Lord of the Flies Essay

Essay by DrpandaferHigh School, 11th gradeA, November 2014

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Danielle Jourdan

Mr. Gwardinski

CP English 11 B

11 April 2014

The Circle of Hobbesian Life

Imagine the tribulations and terror that mankind would face if there ever came a time when there was no government to keep law and order. Governmental institutions are responsible for overseeing and implementing public policies for the protection of society. The natural state of man reveals the underlying reasons of why man had to establish political societies. If there was no legal agency making laws and carrying out punishments, each man would be forced to carry out retaliation at his own discretion. Thomas Hobbes and Jean Jacques Rousseau, two political philosophers, have differing opinions on the natural state of man. Hobbes believes that man needed some type of governmental institution for self-protection because man's natural state is miserable and brutal. According to Hobbes, everyone in the state of nature is free to act as they wish and may pose a risk to another individual's existence and survival.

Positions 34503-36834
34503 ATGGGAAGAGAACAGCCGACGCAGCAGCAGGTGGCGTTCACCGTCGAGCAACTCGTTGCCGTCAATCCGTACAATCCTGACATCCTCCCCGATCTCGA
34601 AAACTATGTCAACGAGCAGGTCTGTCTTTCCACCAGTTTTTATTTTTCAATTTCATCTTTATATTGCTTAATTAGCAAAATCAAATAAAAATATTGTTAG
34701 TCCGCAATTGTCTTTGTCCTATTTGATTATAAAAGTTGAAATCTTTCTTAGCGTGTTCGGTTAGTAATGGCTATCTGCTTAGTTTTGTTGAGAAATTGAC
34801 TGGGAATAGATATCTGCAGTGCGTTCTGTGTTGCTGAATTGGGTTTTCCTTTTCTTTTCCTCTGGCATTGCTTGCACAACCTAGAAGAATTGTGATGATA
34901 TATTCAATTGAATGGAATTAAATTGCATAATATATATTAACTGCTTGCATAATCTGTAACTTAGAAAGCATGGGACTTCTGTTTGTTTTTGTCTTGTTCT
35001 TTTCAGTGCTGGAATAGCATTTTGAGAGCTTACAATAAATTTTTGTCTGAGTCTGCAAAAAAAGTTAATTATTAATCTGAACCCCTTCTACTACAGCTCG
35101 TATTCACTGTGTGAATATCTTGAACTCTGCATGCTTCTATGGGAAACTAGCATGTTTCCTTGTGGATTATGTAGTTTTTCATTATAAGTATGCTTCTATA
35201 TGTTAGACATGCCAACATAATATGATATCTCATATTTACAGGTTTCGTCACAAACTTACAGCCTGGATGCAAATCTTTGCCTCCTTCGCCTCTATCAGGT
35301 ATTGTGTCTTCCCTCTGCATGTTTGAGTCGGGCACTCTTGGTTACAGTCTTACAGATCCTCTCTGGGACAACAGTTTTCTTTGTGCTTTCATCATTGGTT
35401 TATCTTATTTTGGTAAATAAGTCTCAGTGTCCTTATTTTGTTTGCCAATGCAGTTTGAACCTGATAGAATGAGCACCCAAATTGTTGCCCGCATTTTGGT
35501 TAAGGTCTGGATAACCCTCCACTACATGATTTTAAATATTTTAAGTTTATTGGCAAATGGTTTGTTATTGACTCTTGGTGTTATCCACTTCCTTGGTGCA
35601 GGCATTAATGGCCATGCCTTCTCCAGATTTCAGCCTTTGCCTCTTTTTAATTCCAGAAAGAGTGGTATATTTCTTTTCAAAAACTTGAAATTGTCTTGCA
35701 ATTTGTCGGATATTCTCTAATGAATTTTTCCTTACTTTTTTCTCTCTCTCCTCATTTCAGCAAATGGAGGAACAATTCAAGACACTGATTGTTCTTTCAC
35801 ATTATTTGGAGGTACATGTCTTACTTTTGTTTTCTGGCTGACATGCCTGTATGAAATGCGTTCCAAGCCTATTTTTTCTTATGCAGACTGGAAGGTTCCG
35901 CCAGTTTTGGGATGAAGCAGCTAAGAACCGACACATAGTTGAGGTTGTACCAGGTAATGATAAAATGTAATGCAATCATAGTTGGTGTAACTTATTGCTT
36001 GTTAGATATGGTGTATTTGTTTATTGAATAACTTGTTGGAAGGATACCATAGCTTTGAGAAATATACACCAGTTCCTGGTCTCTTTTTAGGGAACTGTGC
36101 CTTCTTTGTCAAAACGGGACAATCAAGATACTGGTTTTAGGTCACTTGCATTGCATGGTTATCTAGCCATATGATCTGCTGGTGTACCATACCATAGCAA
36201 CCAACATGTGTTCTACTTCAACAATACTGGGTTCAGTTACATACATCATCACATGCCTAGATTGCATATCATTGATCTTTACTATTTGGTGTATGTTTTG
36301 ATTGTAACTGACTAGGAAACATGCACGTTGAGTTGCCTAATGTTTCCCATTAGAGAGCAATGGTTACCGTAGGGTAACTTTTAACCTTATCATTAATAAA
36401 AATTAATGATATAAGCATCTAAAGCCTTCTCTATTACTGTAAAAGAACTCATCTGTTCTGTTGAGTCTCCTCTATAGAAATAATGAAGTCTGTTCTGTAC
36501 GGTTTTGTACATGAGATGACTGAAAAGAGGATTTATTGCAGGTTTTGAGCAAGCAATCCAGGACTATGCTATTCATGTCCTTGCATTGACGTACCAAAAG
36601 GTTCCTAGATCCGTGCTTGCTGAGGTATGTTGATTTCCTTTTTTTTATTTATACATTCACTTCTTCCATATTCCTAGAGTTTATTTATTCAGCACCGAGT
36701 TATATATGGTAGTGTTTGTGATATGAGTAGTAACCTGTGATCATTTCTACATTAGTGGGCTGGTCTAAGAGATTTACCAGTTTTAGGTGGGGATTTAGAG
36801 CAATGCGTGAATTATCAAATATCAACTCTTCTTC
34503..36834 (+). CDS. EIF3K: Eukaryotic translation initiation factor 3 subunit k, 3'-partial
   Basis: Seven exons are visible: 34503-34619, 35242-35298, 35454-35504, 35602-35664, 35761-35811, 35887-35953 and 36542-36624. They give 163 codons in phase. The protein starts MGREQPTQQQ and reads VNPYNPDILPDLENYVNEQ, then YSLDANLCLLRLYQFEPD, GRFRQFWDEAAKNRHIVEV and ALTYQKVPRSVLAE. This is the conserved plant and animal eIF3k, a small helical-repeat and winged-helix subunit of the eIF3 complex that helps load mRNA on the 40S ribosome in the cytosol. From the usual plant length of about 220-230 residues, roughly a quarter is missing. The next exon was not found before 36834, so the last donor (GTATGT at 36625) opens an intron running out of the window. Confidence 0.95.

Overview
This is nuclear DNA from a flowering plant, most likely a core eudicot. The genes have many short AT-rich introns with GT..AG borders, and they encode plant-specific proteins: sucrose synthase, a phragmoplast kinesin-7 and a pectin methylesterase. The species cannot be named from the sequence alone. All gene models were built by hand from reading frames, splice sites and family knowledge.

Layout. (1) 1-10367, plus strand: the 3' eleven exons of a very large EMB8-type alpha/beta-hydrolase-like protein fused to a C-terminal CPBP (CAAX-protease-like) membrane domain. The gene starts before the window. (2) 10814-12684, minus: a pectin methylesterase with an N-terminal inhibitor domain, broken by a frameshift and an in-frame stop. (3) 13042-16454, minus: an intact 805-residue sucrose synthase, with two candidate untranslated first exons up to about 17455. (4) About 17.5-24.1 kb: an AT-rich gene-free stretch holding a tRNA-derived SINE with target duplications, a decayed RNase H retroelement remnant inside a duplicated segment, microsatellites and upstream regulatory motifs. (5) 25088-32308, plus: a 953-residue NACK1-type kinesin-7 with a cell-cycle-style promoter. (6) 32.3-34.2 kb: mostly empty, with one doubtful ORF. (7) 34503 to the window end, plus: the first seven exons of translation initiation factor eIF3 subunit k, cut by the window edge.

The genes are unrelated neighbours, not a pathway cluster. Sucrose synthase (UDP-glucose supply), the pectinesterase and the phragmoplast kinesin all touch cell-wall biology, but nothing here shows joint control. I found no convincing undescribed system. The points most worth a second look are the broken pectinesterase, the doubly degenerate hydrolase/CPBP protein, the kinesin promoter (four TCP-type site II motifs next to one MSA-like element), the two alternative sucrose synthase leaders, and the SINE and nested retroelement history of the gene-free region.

On the other hand, Rousseau considers human nature good until society corrupts human behavior. However, Hobbes has a more practical theory of man's natural state as regards to the formation of political societies.

In the Lord of the Flies, Golding portrays the deserted island as a place where the abandoned boys have a choice between returning to a pre-civilized state of humanity or placing social order upon the group. The situation resembles a Hobbesian principle by throwing the children almost fully into a state of nature. Ralph's power on the island resembles a monarchy. He is a natural leader, a quality that the other boys immediately recognize when they vote for him to be chief. Jack believes that he should assume the role automatically, while Ralph, who is reluctant to accept leadership, achieves it through...